In her twenties and thirties, Claudette made occasional club and concert appearances around town. The most memorable shows were with her father, at the well-regarded Circle Star Theatre, on the peninsula between San Francisco and San Jose, and with Etta James.
She has a special fondness for the 1991 San Francisco Blues Festival, where she sang happy birthday to 66-year-young B. B. while alongside Boz Scaggs, Robert Cray, Bobby McFerrin, and other luminaries.
Claudette made a blues and country music album entitled “Whiskey Makes Me Sin”. As with so many other soul-blues singers past and present, Claudette stayed busy outside music with family obligations and decided the time was right to pursue her music career.
THE TIMES RIGHT
Onto Something, which collects tracks from that aforementioned post-festival session, features superior songs written for her by the world-class team of Dennis Walker and Alan Mirikitani. She is also fortunate to have the accompaniment of two groups of the leading blues musicians on the West Coast — the most recent session has guitarist Mirikitani, bassist Richard Cousins, drummer Lee Spath, and keyboards player Jim Pugh, while guitarist Bobby Murray led the band on the earlier record date.
“Claudette has her own voice, her own character, and her own style,” said Mirikitani. Album producer and mixer Steve Savage, who has worked with Robert Cray and Elvin Bishop, offered, “We know she has good genes. She’s very talented and cares about her music. She’s at an interesting place where she really loves the blues and embraces blues.”
Best New Artist Debut
Soul Blues Female Artist
Jimmy Haggard is an internationally acclaimed guitarist, singer and songwriter whose main thing is electric Blues. Jimmy travelled around the United States’ West Coast and Midwest, lived in Los Angeles California for over 20 years, and finally landed in Raleigh North Carolina, playing in honky tonks, dive bars, juke joints, roadhouses, grange halls, community halls and festivals along the way. Jimmy has played in a few bands during his travels: Dirt Road, Sweet Rat, Power, Dreamers, Mister B, Rush Street and Hot Bones. In addition to his current project, the Jimmy Haggard Band, some of his side projects include improvisational ensemble music (blues, soul and jazz), plus solo acoustic blues, folk and roots music.
Rhonda Robichaux taps into her SwampySultrySpicy New Orleans roots with a mix of blues, swing, samba, jazz, funk/rock classics and originals. Rhonda Robichaux Band won the 2012 Triangle Blues Challenge [Raleigh, Durham, Chapel Hill] and then went on to compete in the 2013 International Blues Challenge in Memphis. [Review from Raleigh Music Industry Association: http://www.raleighmusic.com/articles.asp?aid=5751#.UH3QZTc_jsJ.facebook ]
Her distinct vocals and innovative guitar, intriguing vamp on classics/standards, and soul-baring originals conjure up an atmosphere of smoky cool…. funkified jazz/blues/rock stylings enhance and drive the music experience ~ from slow and gritty to uptempo dance grooves.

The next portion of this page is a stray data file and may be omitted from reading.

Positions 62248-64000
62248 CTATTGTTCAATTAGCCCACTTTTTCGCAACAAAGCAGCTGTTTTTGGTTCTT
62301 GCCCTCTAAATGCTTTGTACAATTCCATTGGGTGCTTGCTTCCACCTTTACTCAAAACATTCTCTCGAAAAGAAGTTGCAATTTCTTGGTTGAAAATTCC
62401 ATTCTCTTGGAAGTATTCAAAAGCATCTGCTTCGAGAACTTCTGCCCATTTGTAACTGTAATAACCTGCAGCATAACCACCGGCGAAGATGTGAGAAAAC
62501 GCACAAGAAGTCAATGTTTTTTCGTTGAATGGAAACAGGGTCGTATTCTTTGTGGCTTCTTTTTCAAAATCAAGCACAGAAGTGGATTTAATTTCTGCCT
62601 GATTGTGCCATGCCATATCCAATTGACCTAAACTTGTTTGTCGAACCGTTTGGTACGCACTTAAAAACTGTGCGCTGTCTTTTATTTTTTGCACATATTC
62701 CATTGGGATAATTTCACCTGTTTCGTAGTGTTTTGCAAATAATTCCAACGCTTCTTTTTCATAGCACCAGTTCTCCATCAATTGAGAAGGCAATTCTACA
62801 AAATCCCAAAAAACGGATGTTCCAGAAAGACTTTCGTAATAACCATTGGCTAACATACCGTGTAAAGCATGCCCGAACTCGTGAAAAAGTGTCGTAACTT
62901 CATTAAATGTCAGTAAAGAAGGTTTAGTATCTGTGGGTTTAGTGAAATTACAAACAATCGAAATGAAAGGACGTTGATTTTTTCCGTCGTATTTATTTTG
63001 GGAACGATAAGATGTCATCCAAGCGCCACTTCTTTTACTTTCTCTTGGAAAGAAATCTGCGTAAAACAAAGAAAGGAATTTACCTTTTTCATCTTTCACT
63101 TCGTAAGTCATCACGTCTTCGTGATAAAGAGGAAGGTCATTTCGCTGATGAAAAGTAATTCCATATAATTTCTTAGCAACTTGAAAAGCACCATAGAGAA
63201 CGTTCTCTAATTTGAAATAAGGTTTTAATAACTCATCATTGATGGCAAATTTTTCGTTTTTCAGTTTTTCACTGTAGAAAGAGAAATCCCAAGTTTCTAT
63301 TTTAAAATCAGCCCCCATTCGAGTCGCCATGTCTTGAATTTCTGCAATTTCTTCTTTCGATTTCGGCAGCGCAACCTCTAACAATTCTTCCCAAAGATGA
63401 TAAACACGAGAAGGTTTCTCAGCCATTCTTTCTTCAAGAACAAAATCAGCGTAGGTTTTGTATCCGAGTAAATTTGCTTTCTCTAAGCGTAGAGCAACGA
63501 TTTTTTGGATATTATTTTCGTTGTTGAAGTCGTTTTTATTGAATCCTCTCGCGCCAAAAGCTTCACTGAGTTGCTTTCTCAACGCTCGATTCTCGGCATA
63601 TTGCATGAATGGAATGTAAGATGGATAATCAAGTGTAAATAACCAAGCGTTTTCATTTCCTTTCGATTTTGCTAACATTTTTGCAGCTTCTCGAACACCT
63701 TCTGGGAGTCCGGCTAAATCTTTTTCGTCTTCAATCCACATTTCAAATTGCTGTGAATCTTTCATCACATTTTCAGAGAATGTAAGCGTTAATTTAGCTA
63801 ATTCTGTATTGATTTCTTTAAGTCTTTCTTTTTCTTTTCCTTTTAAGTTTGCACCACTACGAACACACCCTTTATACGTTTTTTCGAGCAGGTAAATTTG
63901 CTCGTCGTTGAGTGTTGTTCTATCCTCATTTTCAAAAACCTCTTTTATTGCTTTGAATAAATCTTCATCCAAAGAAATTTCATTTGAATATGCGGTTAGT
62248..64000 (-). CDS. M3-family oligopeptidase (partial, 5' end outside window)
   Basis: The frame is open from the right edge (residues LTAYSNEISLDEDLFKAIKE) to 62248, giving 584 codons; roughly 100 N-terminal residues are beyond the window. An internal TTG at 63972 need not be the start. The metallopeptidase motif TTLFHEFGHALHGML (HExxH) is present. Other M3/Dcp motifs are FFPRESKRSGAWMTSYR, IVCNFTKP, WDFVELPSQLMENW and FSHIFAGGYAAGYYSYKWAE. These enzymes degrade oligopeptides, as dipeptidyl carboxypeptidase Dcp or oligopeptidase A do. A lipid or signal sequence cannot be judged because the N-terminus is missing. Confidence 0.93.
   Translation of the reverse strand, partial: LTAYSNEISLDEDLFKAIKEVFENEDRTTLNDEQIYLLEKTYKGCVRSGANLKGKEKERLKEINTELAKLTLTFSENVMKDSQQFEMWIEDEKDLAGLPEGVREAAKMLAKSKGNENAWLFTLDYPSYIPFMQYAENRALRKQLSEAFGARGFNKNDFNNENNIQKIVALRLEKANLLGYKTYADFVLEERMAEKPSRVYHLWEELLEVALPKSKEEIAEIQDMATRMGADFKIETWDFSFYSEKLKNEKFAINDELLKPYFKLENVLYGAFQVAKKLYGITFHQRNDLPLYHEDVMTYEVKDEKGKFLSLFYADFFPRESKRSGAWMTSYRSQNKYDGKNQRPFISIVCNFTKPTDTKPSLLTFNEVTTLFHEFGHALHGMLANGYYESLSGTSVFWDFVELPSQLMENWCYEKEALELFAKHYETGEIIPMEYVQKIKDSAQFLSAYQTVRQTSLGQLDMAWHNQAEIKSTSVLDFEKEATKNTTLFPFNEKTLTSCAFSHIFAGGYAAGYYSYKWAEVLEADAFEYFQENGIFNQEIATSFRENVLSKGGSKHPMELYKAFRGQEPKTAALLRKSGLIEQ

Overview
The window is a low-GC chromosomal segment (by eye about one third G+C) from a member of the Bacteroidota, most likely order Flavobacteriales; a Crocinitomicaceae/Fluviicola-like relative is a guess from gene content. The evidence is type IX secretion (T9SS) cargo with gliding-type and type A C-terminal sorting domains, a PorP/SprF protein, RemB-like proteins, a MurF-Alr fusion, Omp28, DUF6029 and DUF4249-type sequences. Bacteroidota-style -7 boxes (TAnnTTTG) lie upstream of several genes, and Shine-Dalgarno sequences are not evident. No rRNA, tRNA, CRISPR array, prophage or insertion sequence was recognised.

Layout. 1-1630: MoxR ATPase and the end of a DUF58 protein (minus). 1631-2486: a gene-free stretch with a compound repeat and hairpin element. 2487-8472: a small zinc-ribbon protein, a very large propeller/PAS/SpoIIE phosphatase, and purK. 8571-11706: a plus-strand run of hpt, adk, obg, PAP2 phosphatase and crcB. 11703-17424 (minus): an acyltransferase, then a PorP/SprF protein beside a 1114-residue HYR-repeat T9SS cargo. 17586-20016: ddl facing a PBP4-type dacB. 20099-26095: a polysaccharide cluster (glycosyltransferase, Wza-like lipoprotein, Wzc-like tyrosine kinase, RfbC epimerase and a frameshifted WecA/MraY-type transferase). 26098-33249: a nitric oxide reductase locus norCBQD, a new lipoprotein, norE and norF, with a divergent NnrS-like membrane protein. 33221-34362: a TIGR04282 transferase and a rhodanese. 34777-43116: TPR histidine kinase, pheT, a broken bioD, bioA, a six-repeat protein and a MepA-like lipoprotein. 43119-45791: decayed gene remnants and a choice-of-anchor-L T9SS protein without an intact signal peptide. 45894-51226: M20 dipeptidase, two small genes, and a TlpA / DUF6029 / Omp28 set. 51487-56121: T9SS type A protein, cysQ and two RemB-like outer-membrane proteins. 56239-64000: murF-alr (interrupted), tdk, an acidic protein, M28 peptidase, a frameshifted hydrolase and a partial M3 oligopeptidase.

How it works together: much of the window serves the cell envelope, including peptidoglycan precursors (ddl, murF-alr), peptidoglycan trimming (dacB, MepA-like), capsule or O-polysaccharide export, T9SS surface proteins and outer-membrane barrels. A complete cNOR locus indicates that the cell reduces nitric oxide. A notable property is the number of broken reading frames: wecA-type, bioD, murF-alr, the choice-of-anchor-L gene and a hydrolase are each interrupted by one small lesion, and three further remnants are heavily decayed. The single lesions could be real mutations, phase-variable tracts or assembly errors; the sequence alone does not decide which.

Rhonda Robichaux, New Orleans native, re-located to the Triangle area in 2000. She has shared the stage with New Orleans artists Papa Grows Funk, George Porter, Jr., Charmaine Neville, as well as Will McFarlane, Cool John Ferguson, Harvey Dalton Arnold, Mel Melton, Shana K. Tucker, Brevan Hampden, Robert Griffin and Stuart Cole [of Squirrel Nut Zippers].
As a soloist as well as with her band ~ her music captivates with haunting intimacy ~ commanding, engaging ~ unmistakable and undeniable rawness.
Jason Damico and the New Blue perform original and cover music with the sole purpose of keeping REAL, organic blues and classic rock alive with a passion and positive message. Isaiah 42:6-7.
If you enjoy listening to the sounds of Stevie Ray Vaughan, Jimi Hendrix, Albert King, Buddy Guy, and Eric Clapton then this band is a must see! Organized by child prodigy, Jason Damico in 2010 for the purpose of creating an avenue to introduce his original music to a live audience, its current members include: Clint Chesson (bass/back-up vocals), Kevin Boxell (drums/back-up vocals), Jason Damico (guitar/lead vocals) and occasional guest appearances by Jim Ferris (saxophone).
Voted Youth Artist of the Year by the Carolina Music Awards, Song of the Year semi-finalist winner and recipient of the Best Overall Musician Award from UNCW Music, Jason is a past member of the elite Jazz Force Band under the direction of John V Brown, Jr. and at fifteen years of age became the youngest member of the Duke University Jazz Ensemble. At Duke he had the privilege of performing with jazz greats such as Vincent Gardner (trombone), Ray Codrington (trumpet), Jason Marsalis (drums), Kevin Mahogany (vocals), Joe Chambers (drums) and Monty Alexander (piano).
Anthony Wilson co-anchors the Eyewitness News weekend morning newscasts (6 to 8 a.m. Saturdays and Sundays, and 9 to 10 a.m. Sundays). He also reports weekday mornings for Eyewitness News and blogs for abc11.com.
He joined the ABC11 Eyewitness News team in 1993. Before that, he was a reporter and substitute anchor for three years at WXII in Winston-Salem. While there, he won a Best Feature award from theAssociated Press for “A Joyful Noise,” his series of reports on gospel music in North Carolina.
Anthony’s also worked as a reporter/producer for Florida Public Television. There, he covered the state legislature and filed a series of documentaries about the Miami riots, the “Official English” movement, the manufacture and marketing of assault weapons, homelessness in south Florida and other issues affecting the people living in that state.
He was the anchor/host for the National Public Radio weekly newsmagazine “Crossroads,” newswriter for all-news radio station WINS in New York City, and an electronic media producer for the national communications office of the Episcopal Church, also in New York. While there, he traveled to South Africa to cover the enthronement of Archbishop Desmond Tutu.
He is a member of the National Association of Black Journalists, former broadcast vice-president of the Triangle Association of Black Journalists, and lead instructor of NABJ’s annual four-day short course for aspiring journalists at North Carolina A&T University in Greensboro, NC.
He’s also working to develop more minority journalists through his participation in the Unity: Journalists of Color mentor program.